By SCOTT BAUER
MADISON, Wis. (AP) — A Republican-backed push to fast-track redistricting lawsuits in the Wisconsin Supreme Court met with skepticism during a Thursday hearing, as the court’s conservative chief justice questioned why the proposal was necessary and wondered how the thinly staffed court could be expected to draw maps.
The state’s highest court is deciding whether to adopt a rule that would require any state lawsuits filed over the maps to start in the Wisconsin Supreme Court, rather than lower courts. The hearing is one of the earliest legal salvos in what could be a long fight over which maps finally get enacted.
Redistricting is the once-a-decade task of drawing new political boundary lines for the state Legislature and congressional districts. The Legislature, controlled by Republicans, draws the maps but still must win the approval of the governor — currently Democrat Tony Evers. When the government is divided, the courts typically must intervene to resolve disputes.
Those who support the proposal to have redistricting disputes go straight to the state Supreme Court include the Republican leaders of the Legislature, Wisconsin’s five GOP members of Congress and Wisconsin Manufacturers and Commerce. They say the rule would ensure that state courts, instead of federal ones, resolve such disputes.
The opponents include both Republican and Democratic voters and former office holders, groups formed to draw nonpartisan maps, law professors from Harvard University, Northwestern University and the University of Wisconsin, the League of Women Voters, the Wisconsin Association for Justice, Common Cause Wisconsin and Wisconsin Faith Voices for Justice. Nearly 2,000 comments in opposition have been submitted.
Opponents generally argue that the proposed change would benefit Republicans, allow lawsuits to be brought without proper fact-finding in lower courts, and sew distrust among the public, which might come to think the state Supreme Court is on the side of Republicans.
Chief Justice Patience Roggensack asked supporters of the proposal why it was necessary, given that the court can already choose to bypass lower courts and take a redistricting case directly if it wants to. She also questioned the practicality of a part of the proposed rule that would allow the state Supreme Court to draw maps.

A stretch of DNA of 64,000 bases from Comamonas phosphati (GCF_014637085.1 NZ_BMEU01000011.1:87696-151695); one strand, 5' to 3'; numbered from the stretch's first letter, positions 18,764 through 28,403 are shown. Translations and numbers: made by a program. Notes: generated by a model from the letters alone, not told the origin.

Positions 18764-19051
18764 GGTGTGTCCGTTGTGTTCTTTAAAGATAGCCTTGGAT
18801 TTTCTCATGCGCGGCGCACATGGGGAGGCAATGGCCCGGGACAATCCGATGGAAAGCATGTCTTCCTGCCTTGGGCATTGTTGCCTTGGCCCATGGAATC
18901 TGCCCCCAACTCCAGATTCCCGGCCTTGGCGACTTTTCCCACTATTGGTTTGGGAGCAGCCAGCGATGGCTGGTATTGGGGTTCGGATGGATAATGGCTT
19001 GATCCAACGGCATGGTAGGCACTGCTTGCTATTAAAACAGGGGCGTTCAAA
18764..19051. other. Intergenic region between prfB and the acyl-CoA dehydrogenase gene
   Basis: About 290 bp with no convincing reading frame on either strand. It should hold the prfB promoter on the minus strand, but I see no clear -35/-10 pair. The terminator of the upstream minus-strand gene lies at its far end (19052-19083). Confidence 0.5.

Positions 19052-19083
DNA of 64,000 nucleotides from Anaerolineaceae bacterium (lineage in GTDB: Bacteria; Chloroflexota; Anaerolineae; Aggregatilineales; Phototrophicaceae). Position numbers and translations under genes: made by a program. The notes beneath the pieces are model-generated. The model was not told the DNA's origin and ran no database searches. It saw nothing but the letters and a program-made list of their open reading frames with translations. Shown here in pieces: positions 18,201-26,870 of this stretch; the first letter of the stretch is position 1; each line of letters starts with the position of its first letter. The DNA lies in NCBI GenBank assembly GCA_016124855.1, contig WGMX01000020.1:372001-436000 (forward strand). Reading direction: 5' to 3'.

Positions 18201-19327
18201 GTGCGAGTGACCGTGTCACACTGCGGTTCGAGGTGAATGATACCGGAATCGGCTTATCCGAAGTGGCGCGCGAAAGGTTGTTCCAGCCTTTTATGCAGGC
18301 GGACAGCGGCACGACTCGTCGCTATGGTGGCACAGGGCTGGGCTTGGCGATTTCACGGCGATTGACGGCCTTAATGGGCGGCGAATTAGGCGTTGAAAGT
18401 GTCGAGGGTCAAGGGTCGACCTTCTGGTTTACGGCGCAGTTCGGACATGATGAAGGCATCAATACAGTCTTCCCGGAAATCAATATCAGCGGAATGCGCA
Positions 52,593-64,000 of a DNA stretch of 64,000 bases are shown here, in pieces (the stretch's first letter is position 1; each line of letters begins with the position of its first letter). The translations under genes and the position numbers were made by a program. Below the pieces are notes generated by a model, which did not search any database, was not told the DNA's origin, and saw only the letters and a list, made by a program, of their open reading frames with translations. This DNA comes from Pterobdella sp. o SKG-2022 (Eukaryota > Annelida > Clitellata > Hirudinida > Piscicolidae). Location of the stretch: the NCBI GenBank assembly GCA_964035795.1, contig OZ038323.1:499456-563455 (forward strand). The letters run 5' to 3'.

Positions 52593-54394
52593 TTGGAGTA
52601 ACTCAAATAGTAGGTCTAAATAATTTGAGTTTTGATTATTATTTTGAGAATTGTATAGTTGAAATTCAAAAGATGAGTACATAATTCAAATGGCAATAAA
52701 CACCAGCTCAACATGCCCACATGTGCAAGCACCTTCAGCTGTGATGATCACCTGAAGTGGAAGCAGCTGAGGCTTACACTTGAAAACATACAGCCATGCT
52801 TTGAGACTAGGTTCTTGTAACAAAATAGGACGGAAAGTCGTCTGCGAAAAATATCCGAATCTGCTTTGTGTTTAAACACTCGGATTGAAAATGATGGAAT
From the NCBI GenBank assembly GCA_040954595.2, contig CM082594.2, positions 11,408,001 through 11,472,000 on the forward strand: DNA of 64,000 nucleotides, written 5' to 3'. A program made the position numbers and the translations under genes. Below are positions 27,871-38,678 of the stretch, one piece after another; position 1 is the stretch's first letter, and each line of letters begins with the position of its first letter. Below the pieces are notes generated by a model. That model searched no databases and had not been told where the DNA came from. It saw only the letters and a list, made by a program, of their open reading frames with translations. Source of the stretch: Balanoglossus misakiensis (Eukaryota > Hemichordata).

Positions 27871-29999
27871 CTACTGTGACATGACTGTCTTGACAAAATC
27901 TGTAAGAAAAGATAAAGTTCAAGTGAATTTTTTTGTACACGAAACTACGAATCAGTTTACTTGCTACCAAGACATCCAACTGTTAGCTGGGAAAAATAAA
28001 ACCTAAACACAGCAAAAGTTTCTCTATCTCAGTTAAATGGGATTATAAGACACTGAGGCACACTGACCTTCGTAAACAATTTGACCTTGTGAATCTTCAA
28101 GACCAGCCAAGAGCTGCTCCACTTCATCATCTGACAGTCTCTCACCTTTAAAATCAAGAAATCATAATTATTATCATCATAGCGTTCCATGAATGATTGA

“Drawing maps would take a huge staff. We don’t have them,” Roggensack said. “I don’t know how in the world you think the court could ever draw the map. … This rule makes the court proactive, that’s just not how we operate.”
The rule was proposed by former Republican Assembly Speaker Scott Jensen, who is represented by the Wisconsin Institute for Law and Liberty, a conservative legal group that has led the charge against Democrats and their policies. The head of the group, the attorney Rick Esenberg, said the court would be responding to maps drawn by the Legislature and not be a “cartographer.”
Esenberg, Jensen and Misha Tseytlin, attorney for the Republican members of Congress, said it was important for legal challenges to remain in state courts, rather than federal ones, and that a process be established to allow for quick resolutions.
But Justice Jill Karofsky questioned the merits of putting the challenges on a “rocket docket,” saying redistricting is one of the most fact-heavy issues that could come before the court. Not having a factual record in lower courts could lead to complications, she said.
The state Supreme Court has repeatedly rejected similar attempts to hear redistricting lawsuits, deferring instead to federal courts. The court in 2002 declined to hear such cases. Roggensack and Justice Annette Ziegler, both conservatives, rejected making rule changes 12 years ago.
The court is controlled 4-3 by conservatives, but Justice Brian Hagedorn has sided with the liberals recently in several prominent cases.
The state Supreme Court will discuss the proposal privately and issue a decision later. The Legislature will vote on new maps later this year.
Wisconsin’s current maps were drawn by Republicans in 2011 and helped cement their party’s legislative majority over the past decade.
Liberals sued, challenging them as being illegally gerrymandered, but the U.S. Supreme Court refused to overturn the maps, ruling that federal courts can’t consider allegations that election maps unfairly favor one political party over another.